The Civil War in DeKalb County

Georgia is commemorating the 150-year anniversary of The Civil War all year long with special attractions and events all across the state. Learning and understanding the Civil War is an integral part of America’s culture and an important time in history that has since shaped our country.

Many of these famous Civil War historical sites are located in and around Metro Atlanta. Several defining moments and some of the bloodiest battles of the Civil War took place in DeKalb County. Whether you are a local Georgia history buff or planning a vacation to the peach state, you will want to spend some time experiencing the rich Civil War history in the state. Regardless of which direction you are traveling into the city, there are several stopping points filled with museums, notable battle sites, famous cemeteries and historic landmarks.

Civil War Sites & Attractions

Stone Mountain Park

stone_mountainStone Mountain Park is home to the largest high-relief carving in the world. This carving shows Confederate heroes President Jefferson Davis, General Robert E. Lee and General Stonewall Jackson. It took three artists and over 57 years to complete and is the largest memorial to the Civil War in the country.

Decatur

stone_mountainTwenty thousand graves dot the oldest known publicly owned burial ground in metro Atlanta. The cemetery, believed to predate the city’s 1823 incorporation, and its 54 acres give rise to a six-foot-tall monument dedicated to Decatur’s Confederate dead.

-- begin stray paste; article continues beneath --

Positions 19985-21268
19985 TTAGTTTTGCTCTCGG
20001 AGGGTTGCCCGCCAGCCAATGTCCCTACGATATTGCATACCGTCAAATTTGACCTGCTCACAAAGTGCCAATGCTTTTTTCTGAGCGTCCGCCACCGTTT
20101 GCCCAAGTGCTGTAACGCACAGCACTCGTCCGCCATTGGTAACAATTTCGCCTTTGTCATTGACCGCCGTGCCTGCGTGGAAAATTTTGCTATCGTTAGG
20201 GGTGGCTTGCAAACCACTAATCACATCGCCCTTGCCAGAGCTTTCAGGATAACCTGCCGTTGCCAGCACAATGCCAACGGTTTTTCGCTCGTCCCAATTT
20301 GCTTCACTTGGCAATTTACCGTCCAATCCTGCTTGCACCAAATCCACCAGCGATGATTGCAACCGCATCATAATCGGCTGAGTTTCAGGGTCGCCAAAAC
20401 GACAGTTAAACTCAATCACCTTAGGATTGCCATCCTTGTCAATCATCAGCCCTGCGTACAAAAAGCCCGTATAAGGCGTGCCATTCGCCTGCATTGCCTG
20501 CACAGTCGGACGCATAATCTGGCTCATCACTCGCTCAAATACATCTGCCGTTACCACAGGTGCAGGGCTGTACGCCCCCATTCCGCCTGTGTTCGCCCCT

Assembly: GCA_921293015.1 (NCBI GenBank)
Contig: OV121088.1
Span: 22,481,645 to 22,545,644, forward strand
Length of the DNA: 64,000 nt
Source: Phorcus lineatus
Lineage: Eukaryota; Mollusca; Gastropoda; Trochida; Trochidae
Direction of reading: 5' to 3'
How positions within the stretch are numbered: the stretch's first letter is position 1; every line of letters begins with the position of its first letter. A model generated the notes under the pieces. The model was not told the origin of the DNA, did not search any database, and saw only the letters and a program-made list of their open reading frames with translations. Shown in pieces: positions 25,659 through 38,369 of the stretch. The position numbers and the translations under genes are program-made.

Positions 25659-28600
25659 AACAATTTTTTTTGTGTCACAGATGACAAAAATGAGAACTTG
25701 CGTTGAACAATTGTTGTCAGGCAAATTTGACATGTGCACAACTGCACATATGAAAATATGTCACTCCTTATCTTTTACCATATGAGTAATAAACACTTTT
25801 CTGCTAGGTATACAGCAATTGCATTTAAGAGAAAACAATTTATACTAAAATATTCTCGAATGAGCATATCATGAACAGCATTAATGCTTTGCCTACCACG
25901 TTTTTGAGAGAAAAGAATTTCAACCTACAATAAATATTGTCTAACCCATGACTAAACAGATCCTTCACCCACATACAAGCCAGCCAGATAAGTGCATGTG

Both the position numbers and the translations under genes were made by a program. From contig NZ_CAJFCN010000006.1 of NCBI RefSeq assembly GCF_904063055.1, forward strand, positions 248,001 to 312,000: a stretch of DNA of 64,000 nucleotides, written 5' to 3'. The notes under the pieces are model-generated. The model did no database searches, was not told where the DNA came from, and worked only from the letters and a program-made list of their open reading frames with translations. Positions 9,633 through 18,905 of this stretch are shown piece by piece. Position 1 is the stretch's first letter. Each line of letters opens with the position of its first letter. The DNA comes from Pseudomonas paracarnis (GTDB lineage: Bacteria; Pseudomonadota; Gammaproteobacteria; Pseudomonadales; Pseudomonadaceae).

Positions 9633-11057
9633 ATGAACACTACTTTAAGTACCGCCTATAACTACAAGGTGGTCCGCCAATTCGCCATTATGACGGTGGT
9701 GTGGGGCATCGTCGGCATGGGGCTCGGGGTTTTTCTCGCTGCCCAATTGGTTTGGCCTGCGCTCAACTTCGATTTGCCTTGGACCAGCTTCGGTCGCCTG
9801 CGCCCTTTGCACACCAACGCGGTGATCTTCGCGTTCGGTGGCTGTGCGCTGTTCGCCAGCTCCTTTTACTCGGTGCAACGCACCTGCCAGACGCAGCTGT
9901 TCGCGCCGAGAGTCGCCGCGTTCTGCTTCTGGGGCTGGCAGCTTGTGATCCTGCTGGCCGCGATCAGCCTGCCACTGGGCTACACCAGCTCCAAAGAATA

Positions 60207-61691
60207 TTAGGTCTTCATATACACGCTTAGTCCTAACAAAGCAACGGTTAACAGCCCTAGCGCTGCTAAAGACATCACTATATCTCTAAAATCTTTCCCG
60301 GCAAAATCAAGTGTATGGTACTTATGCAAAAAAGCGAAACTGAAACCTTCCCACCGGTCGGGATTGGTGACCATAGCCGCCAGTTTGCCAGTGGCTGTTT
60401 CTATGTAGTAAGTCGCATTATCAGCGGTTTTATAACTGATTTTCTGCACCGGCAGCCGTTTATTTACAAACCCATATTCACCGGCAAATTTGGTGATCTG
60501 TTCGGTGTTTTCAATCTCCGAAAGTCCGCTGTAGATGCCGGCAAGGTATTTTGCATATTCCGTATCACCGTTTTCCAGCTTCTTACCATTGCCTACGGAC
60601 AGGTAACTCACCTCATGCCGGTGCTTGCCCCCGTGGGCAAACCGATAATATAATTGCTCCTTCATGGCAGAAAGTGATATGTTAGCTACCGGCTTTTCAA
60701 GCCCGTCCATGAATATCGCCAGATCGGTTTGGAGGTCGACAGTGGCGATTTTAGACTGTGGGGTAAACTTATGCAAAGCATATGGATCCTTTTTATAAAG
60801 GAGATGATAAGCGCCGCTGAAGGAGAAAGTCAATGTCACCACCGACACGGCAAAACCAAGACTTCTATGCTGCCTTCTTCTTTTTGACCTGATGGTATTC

Atlanta Cyclorama

stone_mountainBe literally surrounded by history at the Cyclorama, located in Atlanta’s historic Grant Park. Here the world’s second-largest oil painting, The Battle of Atlanta, is accompanied by music narration and a 30-foot diorama, all coming together to tell the story of the July 22, 1864 fight for the city.

Atlanta History Center

stone_mountainThe campus features one of the Southeast’s largest history museums and one of the most comprehensive Civil War collections in the U.S. The permanent exhibit Turning Point: The American Civil War includes more than 1,500 relics, such as the Confederate flag that flew over Atlanta during its surrender.

The Civil War in DeKalb County

On July 22, 1864, General John B, Hood sent two-thirds of his army in a surprise assault on the entrenched Federals of the Army of the Tennessee to the east of the city in western DeKalb County (around today’s DeKalb and Moreland avenues and near the Carter Center). This action, known as the Battle of Atlanta, was the largest and costliest of the campaign, with 3,641 Federal and 8,499 Confederate casualties and the loss of Federal army commander General James B. McPherson and Confederate division commander General W.H.T. Walker.

On the same day, July 22 1864, while the Battle of Atlanta was raging a few miles to the west, fighting broke out in downtown Decatur. Federal soldiers were guarding supply wagons parked in the present day Decatur Cemetery when they were attacked by Confederate calvary under General Joseph Wheeler. The fighting raged for several hours, but ultimately the train was saved by Federal Colonel John W. Sprague, who won a Congressional Medal of Honor for his efforts. As a result of the Battle of Decatur, the Confederate casualties were around 100 while the Federals counted 242 killed, wounded or missing.

Explore Georgia Travels to Historic Civil War Sites Across Georgia